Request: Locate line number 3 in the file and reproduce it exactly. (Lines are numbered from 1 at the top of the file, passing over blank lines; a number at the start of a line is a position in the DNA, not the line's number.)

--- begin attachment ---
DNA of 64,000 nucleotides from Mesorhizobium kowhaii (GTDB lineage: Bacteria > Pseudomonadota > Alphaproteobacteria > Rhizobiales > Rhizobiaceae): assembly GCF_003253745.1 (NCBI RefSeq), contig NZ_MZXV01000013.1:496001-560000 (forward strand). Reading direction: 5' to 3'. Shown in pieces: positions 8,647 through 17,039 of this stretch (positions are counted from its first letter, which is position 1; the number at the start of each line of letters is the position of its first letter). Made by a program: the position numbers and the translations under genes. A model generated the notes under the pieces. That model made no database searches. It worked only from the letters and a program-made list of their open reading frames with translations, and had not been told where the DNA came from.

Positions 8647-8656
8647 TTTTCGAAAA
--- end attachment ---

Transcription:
8647 TTTTCGAAAA